'Please stop and let me finish my question': Town hall questioner reacts to Trump interrupting her

Moment was a rare public rebuke of a sitting president by a voter with Election Day under 50 days away

John T. Bennett
Washington Bureau Chief
Wednesday 16 September 2020 03:49
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A Pennsylvania voter told Donald Trump during a Tuesday night town hall to “stop” interrupting her so she could ask him how he would use a second term to protect people like her who have a pre-existing medical condition.

“Please stop and let me finish my question, sir,” Ellesia Blaque, a professor at Kutztown University, said as the president tried to talk over her question during an ABC News town hall in Philadelphia. Mr Trump immediately stopped his retort, but did not directly answer her question after she disclosed a serious medical condition she has had since birth.

Instead, the president claimed to be close to rolling out a healthcare plan that would replace the law known as Obamacare.

He has been making that claim for three years, but has failed to produce a package that would pass both chambers of Congress. Last month, he said a new GOP plan would be unveiled in just a few weeks. But his White House has yet to produce such a blueprint, and no Republican lawmakers are running on a new health plan or talking about them in the halls of the Capitol.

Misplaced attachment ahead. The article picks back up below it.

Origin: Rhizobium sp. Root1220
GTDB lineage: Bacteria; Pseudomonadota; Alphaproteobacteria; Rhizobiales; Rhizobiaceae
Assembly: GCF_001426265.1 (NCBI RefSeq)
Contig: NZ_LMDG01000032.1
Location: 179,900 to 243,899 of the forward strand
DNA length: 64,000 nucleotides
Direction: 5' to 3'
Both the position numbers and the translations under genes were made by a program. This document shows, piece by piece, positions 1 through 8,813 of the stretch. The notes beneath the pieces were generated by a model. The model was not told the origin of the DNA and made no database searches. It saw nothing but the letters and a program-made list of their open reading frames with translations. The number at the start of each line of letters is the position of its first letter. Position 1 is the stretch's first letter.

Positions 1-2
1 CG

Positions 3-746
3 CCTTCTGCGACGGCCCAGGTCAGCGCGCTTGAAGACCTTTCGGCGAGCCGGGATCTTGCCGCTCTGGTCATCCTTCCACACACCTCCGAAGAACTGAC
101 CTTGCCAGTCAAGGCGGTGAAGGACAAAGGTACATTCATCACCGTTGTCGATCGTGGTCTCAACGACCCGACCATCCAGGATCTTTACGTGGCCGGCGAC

The emotional moment was among a handful of times undecided voters pressed him during the Philadelphia event, his seventh stop in Pennsylvania this year alone. He and Democratic nominee Joe Biden are jousting for the key swing state’s 20 electoral votes.

Mr Trump rejected the notion during the town hall that a lawsuit his administration is pushing through the court system would terminate the 2011 Affordable Care Act even though experts say it would do just that.

Healthcare is typically among the top two or three issues for voters when they are asked as part of election polling.

Mr Biden wants to try improving the ACA while building in some sort of public option.

It is unclear whether either major party candidate can put a plan in front of lawmakers that could one day become law.

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